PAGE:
The Frederick County Council voted to move a question to the presidential ballot in November asking voters to change one aspect of the county charter at its meeting Tuesday, which lowers county government's overall debt limits and borrowing capacity.
Council members discussed more than half a dozen charter ballot proposals for more than an hour Tuesday. Votes on multiple proposals were delayed until next week.
Councilman Steve McKay (R) led discussion of two of the proposed questions which would create limited special elections for vacancies for the County Council and County Executive. Those were delayed until next week.
McKay said, among several other reasons, that improving not only the appointment process but returning the decision of those vacancies to county voters through special elections was important.
But Council President M.C. Keegan-Ayer (D) said she was concerned about some of the language McKay was using, and that it might be tricky for county residents to understand at the voting booth.
Still, some, including Council Vice President Michael Blue (R), supported McKay's intent.
"Anytime we can take this back to a democratic process and let the voters weigh in [is good]," Blue said.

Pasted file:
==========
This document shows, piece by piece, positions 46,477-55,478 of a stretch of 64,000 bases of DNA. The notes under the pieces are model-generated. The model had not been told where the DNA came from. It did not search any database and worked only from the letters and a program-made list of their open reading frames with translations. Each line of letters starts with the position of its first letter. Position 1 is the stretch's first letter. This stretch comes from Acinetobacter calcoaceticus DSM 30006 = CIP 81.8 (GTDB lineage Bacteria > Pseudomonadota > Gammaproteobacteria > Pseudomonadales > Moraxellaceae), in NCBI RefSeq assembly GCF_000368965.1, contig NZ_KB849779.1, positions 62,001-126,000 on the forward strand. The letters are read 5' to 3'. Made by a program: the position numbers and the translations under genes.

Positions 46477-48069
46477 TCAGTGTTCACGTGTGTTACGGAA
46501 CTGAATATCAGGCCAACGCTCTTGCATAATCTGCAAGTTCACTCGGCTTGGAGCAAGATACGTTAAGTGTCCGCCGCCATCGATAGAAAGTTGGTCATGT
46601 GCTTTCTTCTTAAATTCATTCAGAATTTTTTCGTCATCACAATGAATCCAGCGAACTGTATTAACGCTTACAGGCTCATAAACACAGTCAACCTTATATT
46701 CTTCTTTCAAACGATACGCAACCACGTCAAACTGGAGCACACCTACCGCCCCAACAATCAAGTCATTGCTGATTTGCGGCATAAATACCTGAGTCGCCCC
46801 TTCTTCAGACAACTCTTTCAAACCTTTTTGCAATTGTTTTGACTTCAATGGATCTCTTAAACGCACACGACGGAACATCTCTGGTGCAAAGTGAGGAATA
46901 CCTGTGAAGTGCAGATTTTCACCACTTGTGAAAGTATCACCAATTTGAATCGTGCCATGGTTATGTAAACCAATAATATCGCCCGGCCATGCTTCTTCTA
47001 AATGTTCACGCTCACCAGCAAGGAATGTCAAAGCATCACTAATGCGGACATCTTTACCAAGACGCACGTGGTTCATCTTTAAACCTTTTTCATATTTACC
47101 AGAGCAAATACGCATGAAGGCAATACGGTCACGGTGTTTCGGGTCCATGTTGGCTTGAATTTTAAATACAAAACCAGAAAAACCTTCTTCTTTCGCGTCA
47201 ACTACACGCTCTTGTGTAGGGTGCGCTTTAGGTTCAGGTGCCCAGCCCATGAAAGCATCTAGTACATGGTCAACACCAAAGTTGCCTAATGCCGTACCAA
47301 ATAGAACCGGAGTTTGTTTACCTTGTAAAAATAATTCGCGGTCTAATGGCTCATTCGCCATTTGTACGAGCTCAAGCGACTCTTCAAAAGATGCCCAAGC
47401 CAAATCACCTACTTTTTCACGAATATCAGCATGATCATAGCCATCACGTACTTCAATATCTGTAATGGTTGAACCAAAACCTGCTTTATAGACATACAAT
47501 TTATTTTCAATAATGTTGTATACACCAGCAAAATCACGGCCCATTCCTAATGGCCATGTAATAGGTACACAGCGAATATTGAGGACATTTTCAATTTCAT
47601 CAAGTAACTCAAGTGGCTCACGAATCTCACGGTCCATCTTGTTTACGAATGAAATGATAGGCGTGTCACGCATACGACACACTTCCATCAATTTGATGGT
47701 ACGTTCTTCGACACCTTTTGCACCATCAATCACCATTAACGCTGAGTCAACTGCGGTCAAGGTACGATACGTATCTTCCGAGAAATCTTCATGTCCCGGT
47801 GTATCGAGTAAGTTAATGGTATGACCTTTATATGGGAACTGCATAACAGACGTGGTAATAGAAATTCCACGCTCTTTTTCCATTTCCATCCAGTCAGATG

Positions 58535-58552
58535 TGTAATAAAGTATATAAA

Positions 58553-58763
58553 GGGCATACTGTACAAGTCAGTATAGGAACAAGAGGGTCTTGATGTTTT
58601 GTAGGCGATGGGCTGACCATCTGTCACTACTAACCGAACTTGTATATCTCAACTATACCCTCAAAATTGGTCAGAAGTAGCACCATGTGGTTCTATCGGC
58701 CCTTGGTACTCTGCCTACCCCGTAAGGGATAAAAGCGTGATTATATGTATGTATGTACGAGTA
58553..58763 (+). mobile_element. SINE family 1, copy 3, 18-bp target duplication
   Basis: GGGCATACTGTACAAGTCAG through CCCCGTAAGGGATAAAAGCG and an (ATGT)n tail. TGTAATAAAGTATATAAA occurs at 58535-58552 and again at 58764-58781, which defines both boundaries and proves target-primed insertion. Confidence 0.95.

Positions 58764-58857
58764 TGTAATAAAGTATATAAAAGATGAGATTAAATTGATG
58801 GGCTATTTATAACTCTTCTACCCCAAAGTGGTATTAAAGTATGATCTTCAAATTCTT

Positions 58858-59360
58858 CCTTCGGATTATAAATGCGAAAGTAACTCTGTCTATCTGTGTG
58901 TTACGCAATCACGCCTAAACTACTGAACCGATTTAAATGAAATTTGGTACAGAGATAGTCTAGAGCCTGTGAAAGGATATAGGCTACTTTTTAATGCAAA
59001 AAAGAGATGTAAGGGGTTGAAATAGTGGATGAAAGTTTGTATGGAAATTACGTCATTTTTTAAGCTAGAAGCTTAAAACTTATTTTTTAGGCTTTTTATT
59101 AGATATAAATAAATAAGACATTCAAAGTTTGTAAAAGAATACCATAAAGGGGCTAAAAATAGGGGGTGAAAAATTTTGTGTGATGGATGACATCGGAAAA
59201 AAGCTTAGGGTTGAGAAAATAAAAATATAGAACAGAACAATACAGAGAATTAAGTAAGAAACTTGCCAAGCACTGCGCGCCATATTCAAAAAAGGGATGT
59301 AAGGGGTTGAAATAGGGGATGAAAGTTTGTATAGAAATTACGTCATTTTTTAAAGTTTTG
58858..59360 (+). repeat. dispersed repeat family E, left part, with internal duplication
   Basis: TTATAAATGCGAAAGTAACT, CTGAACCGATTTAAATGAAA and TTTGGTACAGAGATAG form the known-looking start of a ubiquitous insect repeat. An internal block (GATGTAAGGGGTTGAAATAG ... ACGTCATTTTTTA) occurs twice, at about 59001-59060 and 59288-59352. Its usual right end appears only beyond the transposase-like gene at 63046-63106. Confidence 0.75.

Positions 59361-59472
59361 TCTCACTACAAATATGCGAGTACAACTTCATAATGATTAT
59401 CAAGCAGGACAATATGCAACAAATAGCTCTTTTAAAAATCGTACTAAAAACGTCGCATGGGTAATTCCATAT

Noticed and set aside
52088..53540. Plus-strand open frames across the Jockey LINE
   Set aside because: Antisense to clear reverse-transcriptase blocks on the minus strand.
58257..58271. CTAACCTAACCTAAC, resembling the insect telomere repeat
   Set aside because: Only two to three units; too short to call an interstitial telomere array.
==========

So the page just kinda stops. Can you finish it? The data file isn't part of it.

Council members approved in a 7-0 vote lowering the county government's borrowing capacity and debt limit from five to three percent of real property value and 15 to nine percent of personal property value. Members said they supported that change because it represented fiscally sound government.
Councilman Phil Dacey (R) also tried to introduce a charter amendment that would allow council members to move money around in the county executive's proposed budget.
Dacey said that issue wouldn't "be put to bed" until county voters decide, and that it was the "biggest" charter ballot issue before the voters.
"Regardless of what you think .. I do think this issue is going to keep coming back until voters have the say to vote on this," Dacey said.
But some, like Keegan-Ayer and Councilman Jerry Donald (D), said changing that part of the budget process would likely require more council staff and would require more council members' time during the annual budget cycle.
"If this passes, it will fundamentally change this job for at least six weeks a year … this is a very big change," Donald said.
A final decision on Dacey's decision was delayed until next week.
Other changes the council discussed included lowering the number of council members needed to conduct subpoenas for investigations from six to five members. That one was not a pressing need for council members, most of whom noted it would be rare for the council to use that power in any situation.
County Attorney Bryon Black and Election Director Stuart Harvey will finalize the language for charter ballot questions for November's ballot. Keegan-Ayer said Tuesday that anymore than three or four questions would give Harvey "heartburn," as many voters would not be able to focus on any additional ballot questions on a lengthy ballot—known as "voter fatigue."